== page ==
Sure, smartphone and tablets are increasingly becoming our go-to devices for browsing the Internet. The average Geonetric client has more than 20% visits to their website coming from mobile devices today and will likely clear the 25% level by mid-year.
So, why should we stop talking about it?
We’ve had increasingly fuzzy categories in the mobile space for a while now. Phones are getting so large that they barely fit in your hand. A greater range of tablet sizes have made some “tablets” barely larger than some “phones.”
More than that, though, Windows 8 has hit the scene.
Windows 8 is the latest Microsoft operating system. While it’s similar to what you use today, it’s designed to natively support touchscreens. The result is an explosion of new devices on the market. Wander into your local Best Buy and look at the new computers and laptops. You can now buy a 27” touchscreen computer that you can pick up and put on the coffee table to flip through vacation photos – is that a tablet? My wife just purchased a new convertible laptop. It’s a 12” laptop that, with a flip of the screen turns into a large tablet. Or look at the heavily-marketed Microsoft Surface Pro which the folks in Redmond bill as “A laptop in tablet form.”
The numbers aren’t keeping up
Most of us these days are using Google Analytics to get our Web metrics. While GA is adapting to the quickly changing landscape, they’re clearly not keeping up with what’s important when it comes to the mobile landscape.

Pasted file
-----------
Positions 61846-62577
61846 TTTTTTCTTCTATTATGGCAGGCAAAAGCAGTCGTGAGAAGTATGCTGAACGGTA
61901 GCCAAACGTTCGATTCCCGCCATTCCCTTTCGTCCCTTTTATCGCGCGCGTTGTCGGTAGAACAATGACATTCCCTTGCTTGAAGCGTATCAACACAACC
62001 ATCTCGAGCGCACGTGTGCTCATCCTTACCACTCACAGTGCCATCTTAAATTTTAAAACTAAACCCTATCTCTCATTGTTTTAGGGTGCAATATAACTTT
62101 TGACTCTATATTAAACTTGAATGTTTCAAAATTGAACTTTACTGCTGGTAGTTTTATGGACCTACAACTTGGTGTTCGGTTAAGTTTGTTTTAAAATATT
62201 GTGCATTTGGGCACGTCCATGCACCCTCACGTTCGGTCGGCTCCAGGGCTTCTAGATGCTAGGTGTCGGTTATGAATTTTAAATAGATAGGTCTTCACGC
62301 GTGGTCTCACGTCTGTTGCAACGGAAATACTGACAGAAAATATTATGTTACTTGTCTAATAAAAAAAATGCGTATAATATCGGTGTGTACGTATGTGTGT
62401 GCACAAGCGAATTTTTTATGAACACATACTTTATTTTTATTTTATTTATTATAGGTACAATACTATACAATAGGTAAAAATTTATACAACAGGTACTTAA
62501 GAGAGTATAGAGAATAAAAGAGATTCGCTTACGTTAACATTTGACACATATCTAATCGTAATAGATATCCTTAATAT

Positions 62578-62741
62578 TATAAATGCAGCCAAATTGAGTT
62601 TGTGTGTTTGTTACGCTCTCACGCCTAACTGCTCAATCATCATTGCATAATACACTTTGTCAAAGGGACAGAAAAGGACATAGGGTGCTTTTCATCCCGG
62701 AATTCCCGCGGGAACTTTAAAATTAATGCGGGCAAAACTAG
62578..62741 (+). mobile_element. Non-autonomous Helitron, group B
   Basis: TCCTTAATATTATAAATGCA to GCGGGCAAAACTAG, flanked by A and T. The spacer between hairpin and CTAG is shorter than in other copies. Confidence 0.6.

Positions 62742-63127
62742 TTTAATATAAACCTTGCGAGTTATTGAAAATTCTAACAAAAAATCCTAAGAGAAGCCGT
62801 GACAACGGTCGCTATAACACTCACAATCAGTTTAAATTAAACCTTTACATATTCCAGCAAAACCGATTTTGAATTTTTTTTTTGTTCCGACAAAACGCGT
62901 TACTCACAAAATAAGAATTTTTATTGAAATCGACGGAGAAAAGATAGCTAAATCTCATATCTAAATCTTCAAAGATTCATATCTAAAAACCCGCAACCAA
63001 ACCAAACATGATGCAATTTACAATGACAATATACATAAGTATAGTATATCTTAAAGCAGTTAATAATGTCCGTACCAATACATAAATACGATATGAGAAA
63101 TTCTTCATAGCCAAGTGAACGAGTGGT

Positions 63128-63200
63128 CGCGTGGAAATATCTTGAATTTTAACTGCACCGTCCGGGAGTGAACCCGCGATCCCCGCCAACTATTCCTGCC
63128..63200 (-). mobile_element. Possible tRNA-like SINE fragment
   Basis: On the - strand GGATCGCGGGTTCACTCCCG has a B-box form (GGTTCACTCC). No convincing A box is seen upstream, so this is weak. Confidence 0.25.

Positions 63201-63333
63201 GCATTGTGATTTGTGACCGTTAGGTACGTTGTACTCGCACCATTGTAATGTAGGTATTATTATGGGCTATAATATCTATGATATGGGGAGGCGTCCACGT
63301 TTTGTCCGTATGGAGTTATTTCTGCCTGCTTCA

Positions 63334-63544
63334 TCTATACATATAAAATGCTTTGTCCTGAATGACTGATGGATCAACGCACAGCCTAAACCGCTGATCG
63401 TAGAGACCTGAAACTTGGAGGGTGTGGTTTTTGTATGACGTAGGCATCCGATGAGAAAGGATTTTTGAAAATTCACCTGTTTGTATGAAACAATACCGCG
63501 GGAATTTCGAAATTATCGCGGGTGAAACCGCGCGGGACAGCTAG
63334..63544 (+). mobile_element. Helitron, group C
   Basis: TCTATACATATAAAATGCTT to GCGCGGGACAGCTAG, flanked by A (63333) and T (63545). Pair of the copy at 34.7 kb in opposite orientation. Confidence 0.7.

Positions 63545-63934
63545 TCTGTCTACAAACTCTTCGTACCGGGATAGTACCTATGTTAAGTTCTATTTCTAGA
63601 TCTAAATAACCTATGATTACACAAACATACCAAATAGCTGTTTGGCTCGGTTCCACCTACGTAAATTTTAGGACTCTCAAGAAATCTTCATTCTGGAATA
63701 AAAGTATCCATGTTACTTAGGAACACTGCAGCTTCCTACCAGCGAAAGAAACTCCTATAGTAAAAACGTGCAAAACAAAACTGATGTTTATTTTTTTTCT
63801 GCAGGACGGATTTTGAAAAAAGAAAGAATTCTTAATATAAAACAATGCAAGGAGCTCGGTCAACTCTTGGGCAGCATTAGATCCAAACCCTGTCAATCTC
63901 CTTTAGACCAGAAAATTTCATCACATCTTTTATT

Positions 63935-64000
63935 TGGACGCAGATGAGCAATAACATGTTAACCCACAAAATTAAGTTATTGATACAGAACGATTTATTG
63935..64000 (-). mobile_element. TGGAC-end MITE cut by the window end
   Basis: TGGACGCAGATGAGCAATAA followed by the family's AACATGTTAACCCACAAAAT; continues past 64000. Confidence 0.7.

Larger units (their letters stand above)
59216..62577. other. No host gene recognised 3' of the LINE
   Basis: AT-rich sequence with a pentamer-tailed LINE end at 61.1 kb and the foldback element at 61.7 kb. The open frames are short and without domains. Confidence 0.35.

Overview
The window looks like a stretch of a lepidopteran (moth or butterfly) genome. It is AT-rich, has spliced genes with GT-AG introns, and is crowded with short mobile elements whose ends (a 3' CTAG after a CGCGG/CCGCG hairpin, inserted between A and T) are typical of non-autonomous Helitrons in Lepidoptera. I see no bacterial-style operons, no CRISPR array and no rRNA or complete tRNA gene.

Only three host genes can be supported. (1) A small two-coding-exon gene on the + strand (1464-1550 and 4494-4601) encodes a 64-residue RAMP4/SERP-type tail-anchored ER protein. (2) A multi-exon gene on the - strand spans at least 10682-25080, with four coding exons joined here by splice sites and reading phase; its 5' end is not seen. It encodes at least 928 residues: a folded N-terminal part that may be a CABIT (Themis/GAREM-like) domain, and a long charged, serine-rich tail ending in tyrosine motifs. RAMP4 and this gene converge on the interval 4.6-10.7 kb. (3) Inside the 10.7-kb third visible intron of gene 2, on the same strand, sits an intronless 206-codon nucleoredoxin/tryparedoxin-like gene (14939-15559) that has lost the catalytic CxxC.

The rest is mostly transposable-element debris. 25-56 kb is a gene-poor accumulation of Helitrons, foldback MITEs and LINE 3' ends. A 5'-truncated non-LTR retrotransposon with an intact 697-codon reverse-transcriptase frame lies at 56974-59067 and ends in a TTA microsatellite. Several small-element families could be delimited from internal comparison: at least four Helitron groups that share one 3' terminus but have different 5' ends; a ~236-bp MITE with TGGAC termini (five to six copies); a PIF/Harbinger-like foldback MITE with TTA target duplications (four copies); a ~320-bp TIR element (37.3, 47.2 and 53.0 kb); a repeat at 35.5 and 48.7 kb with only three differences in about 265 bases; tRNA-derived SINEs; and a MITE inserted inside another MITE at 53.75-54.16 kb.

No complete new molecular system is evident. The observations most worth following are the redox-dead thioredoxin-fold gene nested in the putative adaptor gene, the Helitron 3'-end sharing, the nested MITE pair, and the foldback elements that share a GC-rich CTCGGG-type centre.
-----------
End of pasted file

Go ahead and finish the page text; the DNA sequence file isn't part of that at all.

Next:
I mentioned earlier that one-in-five visits to our clients’ websites came from mobile devices. Last year, GA finally rolled out the ability to view traffic from “tablets” separately – an important bit of information. Your strategy might be different if your traffic comes primarily from iPads verse phones. It doesn’t, by the way. We’re typically seeing mobile traffic split about 4:1 phones to tablets. But I digress.
GA isn’t categorizing devices like the Microsoft Surface as tablets or any other form of mobile. Furthermore, it only reports other key information in specific scenarios (touchscreen support only for mobile) or not at all (do they have a mouse?).
So what does it all mean?
Going forward, we’re not going to be able to determine how many mobile-esque devices are really used to access our sites. From here on out, we’re undercounting.
But remember why we cared about this in the first place. The information isn’t merely academic. We wanted to know because our desktop-targeted websites just didn’t work on these new devices. We were building stand-alone microsites as a crutch to provide some limited access to our online presences for smartphones.
But that’s not the way serious websites deal with their mobile audience anymore. We use responsive design which, we all recall, helps insulate us from whatever new devices come in the future. At one-in-five visits (and we have some clients that are closer to half of visits), haven’t we reached that tipping point where there’s really a choice not to go with responsive sites?
So it’s time to stop talking about mobile and, from here on out, just refer to it as the Web.
The desktop-centric Web is dead. Long live the responsive Web.